JUSTICE BREYER: There will be a bunch of easy cases. And then there are going to be cases like your client who has been on death row for 36 years. And there will be borderline cases. And the reason they're borderline is because the testing is right at the border, like an IQ test. And then you'll put weight on what's called related limitations in adaptive functioning, a matter that on its face sounds as if it's maybe easy in some cases and tough in another. All right? What is the Court supposed to do? Are we supposed to have all those hearings here? I mean, you've made very good arguments for your client. There are probably several others in the country in different states which may have different standards. And if you have some view that law in this area should be law, i.e., that it should be uniform across the country, point me to something that will tell me how a district judge should go about making this determination in borderline cases. (emphasis added).
Then, on December 8, 2016 SCOTUS granted, then denied, granted and finally denied a second time, a stay of execution for Ronald Smith, whose Alabama death penalty resulted from a judicial override of a 7-5 jury recommendation of life. The denial was in the teeth of 4 votes to grant the stay, and exposed an ongoing problem at SCOTUS - 4 votes will get a cert grant, but 5 are required for a stay of sentence or judgement. The New York Times - and others -  have written about disparity in treatment of Smith's applications and the grant of stay in Arthur v. Alabama. My point is different. The Moore oral argument openly displayed divisions which led to the failure of Ronald Smith to receive a stay of execution, and the later Monday massacre of December 12, 2016.

In Justice Breyer's dissent in the denial of cert in Sireci he wrote:
As I and other Justices have previously pointed out, individuals who are executed are not the 'worst of the worst,' but, rather, are individuals chosen at random, on the basis, perhaps of geography, perhaps of the views of individual prosecutors, or still worse on the basis of race.
He ends this sentence with citation to his now famous dissent in Glossip, but more significantly then quoted Justice Stevens concurring opinion in Furman v. Georgia, the 1972 case which invalidated the death penalty based on the arbitrariness of the hodgepodge of death eligible crimes then existing, and leading directly to the modern age of hodgepodge state death penalty schemes that supposedly remedied the constitutional problem.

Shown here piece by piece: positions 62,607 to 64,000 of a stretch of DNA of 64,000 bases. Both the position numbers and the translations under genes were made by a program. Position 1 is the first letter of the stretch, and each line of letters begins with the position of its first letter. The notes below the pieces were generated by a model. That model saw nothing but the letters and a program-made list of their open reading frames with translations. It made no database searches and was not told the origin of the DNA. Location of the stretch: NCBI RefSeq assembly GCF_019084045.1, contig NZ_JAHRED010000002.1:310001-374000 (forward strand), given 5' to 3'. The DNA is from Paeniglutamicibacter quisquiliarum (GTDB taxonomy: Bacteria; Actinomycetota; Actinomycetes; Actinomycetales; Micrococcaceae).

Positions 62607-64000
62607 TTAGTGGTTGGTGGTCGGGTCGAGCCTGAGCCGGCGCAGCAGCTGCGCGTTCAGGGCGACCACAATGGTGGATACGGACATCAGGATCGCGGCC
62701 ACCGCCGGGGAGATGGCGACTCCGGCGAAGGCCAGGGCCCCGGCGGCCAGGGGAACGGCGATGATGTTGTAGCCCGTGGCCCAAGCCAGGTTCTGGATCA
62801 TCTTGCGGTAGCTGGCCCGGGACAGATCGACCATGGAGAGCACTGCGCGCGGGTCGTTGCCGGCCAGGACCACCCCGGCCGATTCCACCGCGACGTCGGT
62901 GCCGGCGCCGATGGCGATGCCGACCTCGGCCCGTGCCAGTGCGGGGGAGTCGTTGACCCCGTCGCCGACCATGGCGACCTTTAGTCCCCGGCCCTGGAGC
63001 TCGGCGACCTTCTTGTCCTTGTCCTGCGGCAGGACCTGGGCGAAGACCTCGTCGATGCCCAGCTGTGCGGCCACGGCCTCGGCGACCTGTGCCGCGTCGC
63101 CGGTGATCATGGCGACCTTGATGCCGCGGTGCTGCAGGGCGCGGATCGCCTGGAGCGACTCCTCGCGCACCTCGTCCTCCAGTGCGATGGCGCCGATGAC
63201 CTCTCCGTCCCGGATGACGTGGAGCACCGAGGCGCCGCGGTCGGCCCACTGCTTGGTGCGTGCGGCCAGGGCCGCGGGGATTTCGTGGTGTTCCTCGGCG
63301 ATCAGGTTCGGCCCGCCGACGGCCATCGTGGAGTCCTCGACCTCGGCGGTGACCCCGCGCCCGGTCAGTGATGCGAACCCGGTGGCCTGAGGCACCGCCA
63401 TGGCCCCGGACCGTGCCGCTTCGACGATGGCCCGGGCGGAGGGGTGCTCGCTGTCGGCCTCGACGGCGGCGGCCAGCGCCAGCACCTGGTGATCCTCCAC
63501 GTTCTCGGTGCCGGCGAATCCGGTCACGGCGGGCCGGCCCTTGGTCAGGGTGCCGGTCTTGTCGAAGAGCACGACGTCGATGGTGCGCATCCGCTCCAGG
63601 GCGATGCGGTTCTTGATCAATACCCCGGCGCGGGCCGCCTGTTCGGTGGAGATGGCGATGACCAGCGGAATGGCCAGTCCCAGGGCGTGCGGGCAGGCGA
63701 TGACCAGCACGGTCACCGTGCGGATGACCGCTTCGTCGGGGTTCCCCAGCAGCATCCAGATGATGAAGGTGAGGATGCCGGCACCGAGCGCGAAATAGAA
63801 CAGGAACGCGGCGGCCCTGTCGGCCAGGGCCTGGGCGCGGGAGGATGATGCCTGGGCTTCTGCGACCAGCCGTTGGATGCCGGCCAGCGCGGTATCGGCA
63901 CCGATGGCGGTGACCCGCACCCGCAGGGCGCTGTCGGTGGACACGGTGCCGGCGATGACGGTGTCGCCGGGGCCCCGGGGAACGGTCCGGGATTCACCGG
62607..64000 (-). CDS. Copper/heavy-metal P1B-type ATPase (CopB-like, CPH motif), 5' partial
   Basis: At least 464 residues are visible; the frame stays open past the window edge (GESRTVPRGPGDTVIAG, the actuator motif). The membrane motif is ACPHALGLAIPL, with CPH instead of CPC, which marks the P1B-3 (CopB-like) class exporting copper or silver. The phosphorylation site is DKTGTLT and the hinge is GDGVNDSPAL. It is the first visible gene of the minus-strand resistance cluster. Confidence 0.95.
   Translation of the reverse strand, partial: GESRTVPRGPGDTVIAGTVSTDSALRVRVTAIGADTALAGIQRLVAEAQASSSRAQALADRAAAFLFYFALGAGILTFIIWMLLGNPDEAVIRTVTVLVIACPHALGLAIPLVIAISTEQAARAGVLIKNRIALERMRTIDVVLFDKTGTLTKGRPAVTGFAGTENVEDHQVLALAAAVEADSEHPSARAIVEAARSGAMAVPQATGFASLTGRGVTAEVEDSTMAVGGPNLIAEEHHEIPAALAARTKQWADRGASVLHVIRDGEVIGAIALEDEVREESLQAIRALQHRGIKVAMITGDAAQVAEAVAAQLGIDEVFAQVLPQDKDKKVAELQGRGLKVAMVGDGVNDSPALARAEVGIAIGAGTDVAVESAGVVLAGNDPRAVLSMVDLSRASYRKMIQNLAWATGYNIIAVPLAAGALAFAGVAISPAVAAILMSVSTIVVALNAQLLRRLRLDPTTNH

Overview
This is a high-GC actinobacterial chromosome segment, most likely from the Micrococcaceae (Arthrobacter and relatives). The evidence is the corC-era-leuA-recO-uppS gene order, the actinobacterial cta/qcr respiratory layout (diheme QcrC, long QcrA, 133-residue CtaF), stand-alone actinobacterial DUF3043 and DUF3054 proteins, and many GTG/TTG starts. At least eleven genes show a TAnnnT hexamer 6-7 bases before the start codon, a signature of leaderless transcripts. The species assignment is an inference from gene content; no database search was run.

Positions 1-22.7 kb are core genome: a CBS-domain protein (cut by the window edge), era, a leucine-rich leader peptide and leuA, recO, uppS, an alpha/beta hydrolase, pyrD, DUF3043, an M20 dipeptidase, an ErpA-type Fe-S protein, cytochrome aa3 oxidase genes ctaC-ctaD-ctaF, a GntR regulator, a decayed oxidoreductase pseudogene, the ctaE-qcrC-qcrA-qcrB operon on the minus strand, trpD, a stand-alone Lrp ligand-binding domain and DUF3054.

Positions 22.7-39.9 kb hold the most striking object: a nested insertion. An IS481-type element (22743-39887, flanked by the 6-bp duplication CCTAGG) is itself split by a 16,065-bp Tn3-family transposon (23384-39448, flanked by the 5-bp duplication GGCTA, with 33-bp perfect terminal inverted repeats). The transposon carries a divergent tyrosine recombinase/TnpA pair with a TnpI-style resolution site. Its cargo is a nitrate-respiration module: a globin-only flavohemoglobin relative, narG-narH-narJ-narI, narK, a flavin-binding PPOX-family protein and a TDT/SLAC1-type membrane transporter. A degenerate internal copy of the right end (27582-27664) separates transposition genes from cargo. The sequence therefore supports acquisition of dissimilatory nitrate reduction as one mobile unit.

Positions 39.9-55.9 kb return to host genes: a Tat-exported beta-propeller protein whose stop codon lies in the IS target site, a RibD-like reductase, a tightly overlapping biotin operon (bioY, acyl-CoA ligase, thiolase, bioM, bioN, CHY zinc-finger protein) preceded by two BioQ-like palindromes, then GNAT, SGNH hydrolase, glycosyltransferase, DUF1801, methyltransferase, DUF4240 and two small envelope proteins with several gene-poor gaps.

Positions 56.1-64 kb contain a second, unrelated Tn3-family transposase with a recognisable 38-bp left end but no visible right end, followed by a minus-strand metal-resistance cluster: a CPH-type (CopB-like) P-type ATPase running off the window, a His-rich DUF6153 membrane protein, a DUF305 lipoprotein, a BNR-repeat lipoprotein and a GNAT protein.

'These death sentences are cruel and unusual in the same way that being struck by lightning is cruel and unusual. For, of all the people convicted of [death-eligible crimes], many just as reprehensible as these, the[se] petitioners are among a capriciously selected random handful upon who the sentence of death has in fact been imposed.' (footnote omitted)). Cf. Smith v. Alabama, 580 U. S. ___, (Dec. 8, 2016) (judge overrode jury’s recommendation of a life sentence)(this Court, by an equally divided vote, denied a stay of execution).
The last parenthetical to the Smith denial of stay can only be read as a swipe at the members of SCOTUS who would not provide the fifth vote necessary for a stay of execution for Ronald Smith. This would include Justice Kennedy.

I still think Justice Kennedy will end up siding with the liberal wing on Moore. I think Breyer will concur with another extended diatribe on the arbitrariness of the death penalty. I hoped Justice Kennedy was sick and tired of states constantly having to be called to heel in their pell mell attempts to get around death penalty limitations placed on them by SCOTUS decisions. In this conjuring, Justice Kennedy opens a metaphorical can of whoop ass on the states, using Moore as the can opener.

The events of the last week make this conjuring unlikely. Instead it looks from my small town, limited perch that Justice Breyer's entreaties to Justice Kennedy have fallen on deaf ears. This would explain Justice Breyer's rhetorical question in Moore about '[having] all these hearings [at SCOTUS]" - it evokes his frustration at not persuading Justice Kennedy to bite on the bigger issue of death penalty arbitrariness.

 It could be Justice Kennedy is just tired of dealing with death penalty cases to the exclusion of other Court business. If so, this bodes ill for abolitionists. Justice Kennedy IS the fifth vote in death penalty cases in the current make-up of this Court. Without him, a frontal attack on the death penalty will not occur, and a majority does not call Texas to heel on ID exclusion from the death penalty in Moore.